Issue 83

Review: Presonus Studio One V6

Studio One is a genuine contender in the DAW battle, with v6 beefing up its credentials.


10 November 2022

Review: Graeme Hague

After the demise of another popular DAW (Cakewalk — Ed.) following its purchase by a well-known guitar manufacturer (Gibson — Ed.), users were worried that a similar fate might be in store for Studio One when PreSonus was acquired by Fender back in 2021 — and with this being the first major update since then these apprehensions seem quite understandable. However, as version 6 actually offers some impressive improvements I can confidently report that the sky didn’t fall, and that the good ship PreSonus is sailing on safely without a penguin in sight — let alone any icebergs.

Gaining popularity with each new version, the release of PreSonus’ Studio One 6 marks some interesting waypoints in the evolution of the DAW. To me, this release represents PreSonus putting its full weight behind Sphere, the subscription model of Studio One. Sphere was launched with v5, but had an underlying sense of PreSonus trying to gauge the reaction of the fanbase to fine-tune how Sphere might actually work. Now Sphere is the flagship of PreSonus’ software range, and with good reason, but more on this later.

With the exception of the rather clever Lyrics Track, the developers of this release have taken the refreshing approach of making innovative improvements to many of the DAW’s existing features, rather than trying to convince users that they’ve re-invented the DAW wheel.


Speaking of the Lyrics Track, this new feature is not merely words on the screen. They can be displayed in a window with a bouncing-ball cue for vocalists to follow, or they can sit linearly within a track, displaying in sync with the song. A text file can be placed in the Global Lyric Track or Melody Track Lyric Lane, and this feature can make locating lyric reference markers in the song a breeze.

Another of the more significant additions in this release is the introduction of Video Track. Studio One has supported video for some time, but this was only ever via a video player interface. Now there’s a dedicated video track that displays progressive thumbnails along the timeline, much like non-linear video editing software such as Sony’s Vegas.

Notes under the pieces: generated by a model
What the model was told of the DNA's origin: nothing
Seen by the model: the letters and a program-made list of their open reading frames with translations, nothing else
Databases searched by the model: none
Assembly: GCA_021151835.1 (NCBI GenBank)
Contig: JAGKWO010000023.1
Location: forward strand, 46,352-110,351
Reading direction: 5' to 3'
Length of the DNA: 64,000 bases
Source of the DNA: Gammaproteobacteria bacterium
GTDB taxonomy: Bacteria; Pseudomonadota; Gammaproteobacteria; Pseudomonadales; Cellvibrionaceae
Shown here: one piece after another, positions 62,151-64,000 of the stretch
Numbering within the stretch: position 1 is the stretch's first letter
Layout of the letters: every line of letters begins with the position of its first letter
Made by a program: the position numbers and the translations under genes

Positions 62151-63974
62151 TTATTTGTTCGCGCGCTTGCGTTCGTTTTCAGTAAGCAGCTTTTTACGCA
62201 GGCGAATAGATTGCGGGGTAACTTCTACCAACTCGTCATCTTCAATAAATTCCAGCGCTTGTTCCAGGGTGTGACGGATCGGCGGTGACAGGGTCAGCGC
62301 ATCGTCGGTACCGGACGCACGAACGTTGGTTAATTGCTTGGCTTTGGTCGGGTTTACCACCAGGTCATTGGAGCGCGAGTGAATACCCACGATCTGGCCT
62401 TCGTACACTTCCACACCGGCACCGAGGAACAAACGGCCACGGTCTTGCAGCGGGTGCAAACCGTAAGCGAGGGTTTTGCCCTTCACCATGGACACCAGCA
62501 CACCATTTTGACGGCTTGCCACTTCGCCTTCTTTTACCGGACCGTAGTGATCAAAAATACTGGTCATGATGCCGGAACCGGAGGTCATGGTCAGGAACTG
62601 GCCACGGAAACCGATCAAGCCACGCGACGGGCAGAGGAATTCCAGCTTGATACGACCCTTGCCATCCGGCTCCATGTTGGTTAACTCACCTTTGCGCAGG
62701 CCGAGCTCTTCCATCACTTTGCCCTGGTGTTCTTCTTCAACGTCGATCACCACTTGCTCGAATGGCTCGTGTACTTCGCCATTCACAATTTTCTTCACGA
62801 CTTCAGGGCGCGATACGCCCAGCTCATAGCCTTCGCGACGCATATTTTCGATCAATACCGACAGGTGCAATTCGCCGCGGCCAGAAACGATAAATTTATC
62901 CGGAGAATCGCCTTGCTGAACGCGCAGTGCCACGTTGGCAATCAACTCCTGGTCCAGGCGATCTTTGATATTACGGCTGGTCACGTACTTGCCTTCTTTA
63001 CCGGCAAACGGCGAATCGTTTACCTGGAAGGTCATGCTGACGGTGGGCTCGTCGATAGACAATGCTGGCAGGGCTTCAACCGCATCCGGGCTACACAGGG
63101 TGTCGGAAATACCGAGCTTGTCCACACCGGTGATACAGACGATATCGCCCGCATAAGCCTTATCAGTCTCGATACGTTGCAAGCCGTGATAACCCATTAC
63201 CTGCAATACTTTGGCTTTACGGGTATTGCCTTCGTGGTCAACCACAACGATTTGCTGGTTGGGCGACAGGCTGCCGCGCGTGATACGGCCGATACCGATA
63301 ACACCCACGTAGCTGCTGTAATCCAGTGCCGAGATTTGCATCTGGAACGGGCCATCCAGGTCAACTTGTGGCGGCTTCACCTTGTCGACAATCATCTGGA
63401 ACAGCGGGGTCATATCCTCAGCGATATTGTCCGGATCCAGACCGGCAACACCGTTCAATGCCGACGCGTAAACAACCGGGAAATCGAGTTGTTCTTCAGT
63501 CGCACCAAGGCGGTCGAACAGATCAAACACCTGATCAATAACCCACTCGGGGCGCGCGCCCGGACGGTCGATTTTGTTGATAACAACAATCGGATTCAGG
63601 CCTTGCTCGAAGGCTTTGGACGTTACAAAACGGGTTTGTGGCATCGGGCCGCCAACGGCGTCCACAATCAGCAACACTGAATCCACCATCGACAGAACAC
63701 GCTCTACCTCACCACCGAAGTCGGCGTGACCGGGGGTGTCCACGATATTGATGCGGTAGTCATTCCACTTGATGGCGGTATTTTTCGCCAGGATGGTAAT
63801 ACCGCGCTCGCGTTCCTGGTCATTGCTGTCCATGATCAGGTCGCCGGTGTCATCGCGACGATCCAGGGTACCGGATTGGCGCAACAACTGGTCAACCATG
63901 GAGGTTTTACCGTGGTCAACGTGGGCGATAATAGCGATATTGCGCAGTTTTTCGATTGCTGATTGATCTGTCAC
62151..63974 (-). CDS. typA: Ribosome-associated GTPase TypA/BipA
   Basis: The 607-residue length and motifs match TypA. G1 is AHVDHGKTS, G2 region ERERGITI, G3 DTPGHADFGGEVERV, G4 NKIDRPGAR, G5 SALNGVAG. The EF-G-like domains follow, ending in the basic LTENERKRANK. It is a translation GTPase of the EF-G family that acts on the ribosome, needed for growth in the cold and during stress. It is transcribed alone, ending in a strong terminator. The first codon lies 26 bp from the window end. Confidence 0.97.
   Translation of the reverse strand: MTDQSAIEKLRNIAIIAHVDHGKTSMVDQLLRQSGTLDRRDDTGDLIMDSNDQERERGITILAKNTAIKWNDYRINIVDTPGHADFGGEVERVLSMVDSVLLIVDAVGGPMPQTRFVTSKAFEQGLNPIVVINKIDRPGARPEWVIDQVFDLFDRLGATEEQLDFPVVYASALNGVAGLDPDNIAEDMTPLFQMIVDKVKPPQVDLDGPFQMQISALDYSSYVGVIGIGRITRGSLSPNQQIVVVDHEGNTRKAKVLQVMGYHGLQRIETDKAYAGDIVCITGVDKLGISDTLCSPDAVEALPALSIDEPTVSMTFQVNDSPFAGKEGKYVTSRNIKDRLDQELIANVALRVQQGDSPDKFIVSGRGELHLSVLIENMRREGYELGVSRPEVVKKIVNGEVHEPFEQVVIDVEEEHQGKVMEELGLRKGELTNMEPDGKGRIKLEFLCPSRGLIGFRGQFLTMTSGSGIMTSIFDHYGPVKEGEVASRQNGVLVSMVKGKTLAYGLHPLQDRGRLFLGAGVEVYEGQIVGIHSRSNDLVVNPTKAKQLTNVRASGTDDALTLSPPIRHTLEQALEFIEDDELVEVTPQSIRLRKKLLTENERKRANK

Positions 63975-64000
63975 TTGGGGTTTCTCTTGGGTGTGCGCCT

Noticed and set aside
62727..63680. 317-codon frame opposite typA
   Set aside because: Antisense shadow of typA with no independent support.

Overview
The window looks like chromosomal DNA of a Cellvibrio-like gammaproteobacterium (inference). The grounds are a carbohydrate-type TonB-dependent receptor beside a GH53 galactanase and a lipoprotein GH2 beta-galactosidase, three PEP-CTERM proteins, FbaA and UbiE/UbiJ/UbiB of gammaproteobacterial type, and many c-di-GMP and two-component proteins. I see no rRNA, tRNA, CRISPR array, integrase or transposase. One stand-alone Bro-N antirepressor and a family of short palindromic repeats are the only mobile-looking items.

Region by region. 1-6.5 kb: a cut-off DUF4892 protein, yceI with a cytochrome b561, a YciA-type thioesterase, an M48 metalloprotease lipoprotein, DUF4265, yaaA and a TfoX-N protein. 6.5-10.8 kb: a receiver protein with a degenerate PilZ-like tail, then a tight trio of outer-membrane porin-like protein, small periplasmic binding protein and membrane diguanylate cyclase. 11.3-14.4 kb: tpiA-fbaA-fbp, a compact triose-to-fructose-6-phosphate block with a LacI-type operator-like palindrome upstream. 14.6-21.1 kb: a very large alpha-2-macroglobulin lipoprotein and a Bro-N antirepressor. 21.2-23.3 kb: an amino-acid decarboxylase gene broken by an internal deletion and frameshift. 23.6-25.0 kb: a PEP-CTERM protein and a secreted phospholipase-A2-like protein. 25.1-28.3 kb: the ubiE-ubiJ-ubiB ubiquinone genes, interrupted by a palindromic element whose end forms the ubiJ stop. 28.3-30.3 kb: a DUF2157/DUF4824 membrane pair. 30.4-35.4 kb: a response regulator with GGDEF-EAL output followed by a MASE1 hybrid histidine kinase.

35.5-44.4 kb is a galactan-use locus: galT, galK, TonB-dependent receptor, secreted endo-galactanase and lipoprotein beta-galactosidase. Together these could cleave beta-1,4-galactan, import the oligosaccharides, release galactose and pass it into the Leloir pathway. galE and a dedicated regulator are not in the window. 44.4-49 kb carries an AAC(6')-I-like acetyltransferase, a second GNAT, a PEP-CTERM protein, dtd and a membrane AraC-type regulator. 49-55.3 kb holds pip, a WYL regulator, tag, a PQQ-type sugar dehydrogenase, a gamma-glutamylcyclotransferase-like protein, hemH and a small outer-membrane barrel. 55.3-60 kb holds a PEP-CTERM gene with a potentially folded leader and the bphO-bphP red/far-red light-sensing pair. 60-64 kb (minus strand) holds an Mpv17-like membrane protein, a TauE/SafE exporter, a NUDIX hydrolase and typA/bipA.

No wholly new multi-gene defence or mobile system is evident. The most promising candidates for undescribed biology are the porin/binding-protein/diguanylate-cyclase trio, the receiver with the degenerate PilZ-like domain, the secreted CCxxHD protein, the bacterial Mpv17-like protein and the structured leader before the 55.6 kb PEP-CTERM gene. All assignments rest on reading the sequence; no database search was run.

Basic editing functions such as cut, paste, and delete are possible, and you can import as many clips as you like onto the track, but PreSonus is quick to point out that it’s not a full-featured video editor. With that said, users are still able to compose music or place voiceovers that are in sync with video, and can be exported in several popular codecs.


PreSonus Studio One 6
Digital Audio Workstation

    Artist: A$159
    Professional: A$599
    Sphere: A$269 Annual Subscription


    Link Audio
    (03) 8373 4817

  • PROS

    New features such as Lyrics Track, Video Track, and Fader Flip
    Improvements made to old features
    Flexible pricing structure

  • CONS

    Increased focus on subscription model might not suit some users


    The Studio One 6 update gives users a powerful DAW experience, with a wide range of features and add-ons available through the various purchasing tiers.

The new implementation of video and the Customisation features enhance user-experience.
The introduction of a Lyrics Track is more than just displaying words on the screen, and the simple De-Esser punches above its weight

Also of note is the Pro EQ3, which adds dynamic control to the EQ bands. Simply put, you can adjust the EQ bands as per usual, but with a threshold setting on each band to control when the EQ will engage. It’s a bit like a multiband compressor, but in reverse — and it’s going to be everyone’s go-to EQ over a master buss.

I’m sure we’ve all tried to wrangle a daunting de-esser that was difficult to operate, and that we weren’t able to achieve satisfactory results with. Thankfully, there’s a new De-Esser plug-in too. Studio One’s De-Esser is simple to use and gives impressive results — the default settings alone will get you most of the way there.